On the low MHR and MAF, there's a thread on Dr. Phil's website that addresses this question:

http://www.philmaffetone.com/forum.cfm?forum_action=showposts&topicid=85911

Interesting, there's a Cmon there, too.

Where a person's MAF is doesn't mean running at it will be easy (as I said in the reply above). To be sure, an RQ test, or using the treadmill test (that's proving to be accurate in the 8 tests who have reported in) might be a good way to get it right. Especially if your 65+ as Dr, Phil has said that the formula doesn't match so well for people that age. Your friend could always go easier than her MAF, and still get good results.

On the low MHR and MAF, there's a thread on Dr. Phil's website that addresses this question:

http://www.philmaffetone.com/forum.cfm?forum_action=showposts&topicid=85911

Interesting, there's a Cmon there, too.

Where a person's MAF is doesn't mean running at it will be easy (as I said in the reply above). To be sure, an RQ test, or using the treadmill test (that's proving to be accurate in the 8 tests who have reported in) might be a good way to get it right. Especially if your 65+ as Dr, Phil has said that the formula doesn't match so well for people that age. Your friend could always go easier than her MAF, and still get good results.

well no, that thread did not answer this question specifically as I was asking a different question there. yes the cmon2 there is me, btw.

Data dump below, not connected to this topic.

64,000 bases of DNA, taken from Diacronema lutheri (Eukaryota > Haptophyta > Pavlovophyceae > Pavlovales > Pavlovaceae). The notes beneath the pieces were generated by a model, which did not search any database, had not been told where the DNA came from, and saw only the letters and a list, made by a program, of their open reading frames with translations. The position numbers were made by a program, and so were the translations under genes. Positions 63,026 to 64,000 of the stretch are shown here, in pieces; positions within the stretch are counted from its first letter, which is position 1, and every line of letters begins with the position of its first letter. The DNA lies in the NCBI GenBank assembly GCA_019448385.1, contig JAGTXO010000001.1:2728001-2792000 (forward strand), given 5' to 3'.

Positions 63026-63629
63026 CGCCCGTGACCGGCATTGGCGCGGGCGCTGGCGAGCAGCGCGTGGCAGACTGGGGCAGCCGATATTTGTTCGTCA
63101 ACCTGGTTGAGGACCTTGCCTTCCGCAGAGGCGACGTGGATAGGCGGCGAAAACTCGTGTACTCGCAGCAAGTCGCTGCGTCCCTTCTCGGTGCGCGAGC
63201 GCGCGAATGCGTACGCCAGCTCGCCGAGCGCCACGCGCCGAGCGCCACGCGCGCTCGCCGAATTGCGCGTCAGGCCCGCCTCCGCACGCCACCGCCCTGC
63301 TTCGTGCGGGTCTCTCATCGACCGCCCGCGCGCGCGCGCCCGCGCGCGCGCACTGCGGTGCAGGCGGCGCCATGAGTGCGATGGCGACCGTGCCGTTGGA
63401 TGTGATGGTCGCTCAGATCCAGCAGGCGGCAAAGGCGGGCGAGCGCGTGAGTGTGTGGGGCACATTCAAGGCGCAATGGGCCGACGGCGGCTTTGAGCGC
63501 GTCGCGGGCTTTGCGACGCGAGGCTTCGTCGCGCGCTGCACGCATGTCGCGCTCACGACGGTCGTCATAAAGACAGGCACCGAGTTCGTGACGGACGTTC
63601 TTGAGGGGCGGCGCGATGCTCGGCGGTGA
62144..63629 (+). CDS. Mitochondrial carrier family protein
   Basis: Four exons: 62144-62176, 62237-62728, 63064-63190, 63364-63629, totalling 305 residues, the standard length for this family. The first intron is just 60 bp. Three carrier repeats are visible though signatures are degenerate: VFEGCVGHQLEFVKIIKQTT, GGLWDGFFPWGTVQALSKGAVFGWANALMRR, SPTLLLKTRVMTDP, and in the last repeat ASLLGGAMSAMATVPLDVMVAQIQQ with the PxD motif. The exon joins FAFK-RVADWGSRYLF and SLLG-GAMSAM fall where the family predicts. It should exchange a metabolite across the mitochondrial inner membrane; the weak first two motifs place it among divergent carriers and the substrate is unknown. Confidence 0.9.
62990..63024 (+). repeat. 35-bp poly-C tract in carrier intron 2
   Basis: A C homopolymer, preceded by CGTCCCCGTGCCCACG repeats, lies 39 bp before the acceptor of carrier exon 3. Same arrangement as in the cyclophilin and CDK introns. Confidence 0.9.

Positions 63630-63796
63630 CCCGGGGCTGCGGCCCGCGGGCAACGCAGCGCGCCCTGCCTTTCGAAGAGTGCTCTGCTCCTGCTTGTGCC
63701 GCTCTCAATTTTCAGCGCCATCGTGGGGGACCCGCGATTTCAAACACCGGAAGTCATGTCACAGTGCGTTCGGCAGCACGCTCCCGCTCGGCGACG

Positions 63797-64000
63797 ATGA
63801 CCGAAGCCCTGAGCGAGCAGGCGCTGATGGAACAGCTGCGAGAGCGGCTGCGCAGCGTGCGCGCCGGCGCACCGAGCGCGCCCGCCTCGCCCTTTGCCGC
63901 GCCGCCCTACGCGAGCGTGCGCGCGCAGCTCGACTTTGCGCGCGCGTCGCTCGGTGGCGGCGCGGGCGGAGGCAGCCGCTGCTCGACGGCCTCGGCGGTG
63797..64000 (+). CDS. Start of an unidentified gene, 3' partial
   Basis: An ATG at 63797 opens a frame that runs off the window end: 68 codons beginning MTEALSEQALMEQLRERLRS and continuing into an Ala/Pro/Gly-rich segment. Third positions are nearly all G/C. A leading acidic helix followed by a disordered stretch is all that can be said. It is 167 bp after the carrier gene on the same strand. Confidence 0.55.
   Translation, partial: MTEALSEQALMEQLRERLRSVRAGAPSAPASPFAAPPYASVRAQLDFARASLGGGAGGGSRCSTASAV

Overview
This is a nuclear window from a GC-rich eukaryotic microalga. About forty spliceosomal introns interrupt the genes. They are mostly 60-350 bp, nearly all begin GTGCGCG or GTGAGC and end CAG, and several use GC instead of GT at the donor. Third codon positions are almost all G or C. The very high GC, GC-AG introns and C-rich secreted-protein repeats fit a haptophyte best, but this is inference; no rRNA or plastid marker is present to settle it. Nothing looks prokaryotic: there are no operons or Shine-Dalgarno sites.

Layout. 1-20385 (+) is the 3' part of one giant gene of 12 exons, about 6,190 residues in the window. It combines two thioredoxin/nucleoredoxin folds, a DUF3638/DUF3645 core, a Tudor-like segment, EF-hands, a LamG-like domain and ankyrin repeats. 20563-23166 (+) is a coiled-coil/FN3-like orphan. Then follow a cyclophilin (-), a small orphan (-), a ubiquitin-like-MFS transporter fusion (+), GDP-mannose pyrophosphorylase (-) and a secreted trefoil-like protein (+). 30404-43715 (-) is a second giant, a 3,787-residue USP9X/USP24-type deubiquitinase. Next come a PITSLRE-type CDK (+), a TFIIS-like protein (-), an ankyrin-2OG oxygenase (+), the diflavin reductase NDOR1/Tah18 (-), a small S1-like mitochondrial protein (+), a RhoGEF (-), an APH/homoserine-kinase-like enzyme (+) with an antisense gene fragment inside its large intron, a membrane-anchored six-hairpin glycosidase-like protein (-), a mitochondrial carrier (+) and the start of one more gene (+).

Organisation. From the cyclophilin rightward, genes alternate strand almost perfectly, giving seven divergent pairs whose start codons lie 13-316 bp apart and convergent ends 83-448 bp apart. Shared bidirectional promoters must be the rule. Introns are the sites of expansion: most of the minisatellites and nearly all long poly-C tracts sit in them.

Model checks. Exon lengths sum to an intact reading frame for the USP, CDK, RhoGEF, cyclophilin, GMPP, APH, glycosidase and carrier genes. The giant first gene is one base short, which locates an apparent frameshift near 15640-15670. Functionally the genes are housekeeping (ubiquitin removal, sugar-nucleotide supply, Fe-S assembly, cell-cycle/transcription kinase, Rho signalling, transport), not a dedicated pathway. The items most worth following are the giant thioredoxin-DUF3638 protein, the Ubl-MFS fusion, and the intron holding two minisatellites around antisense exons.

also...I did find the replies in the thread interesting (e.g. it does make sense how MHR, LT, AeT are not lined up the same way for everyone) but I did have an issue with the following statement: "But your friend's max aerobic HR would be just right if you use the 180-Formula. Not under- or over-conservative. At least until you relate it to individualized measurements like I discuss in the newer 180-Formula article in FITNESS, or a gas analyzer test."

how can it be claimed that it would be just right at least until checking with more accurate tests? what should have been said is, admit honestly that it's uncertain to a degree. (see, I'm still missing standard deviation data.) sigh. I do like how he later posted somewhere else on his site that the 180 formula is indeed just some guess. it says there that he himself doesn't use it with his clients/patients...

btw, the RQ test I'm holding off for now because it's expensive and don't like to waste money on a possibly screwed up effort. as I see it, lab environment is not the same as environment outside. if I had a chance to try maybe several times then it could be done right but on the first try I doubt it would be any good.

even the LT test I had done, I'm not 100% trusting. it was at least a lot cheaper than the version with the gas analyser (RQ test)  I'm not trusting it 100% because I did not like how my breathing was not in line with my HR after a while, it was no longer lined up like outside. (the pace and HR also weren't lined up in the same way as outside but maybe that was up to treadmill calibration.)

Hi, C!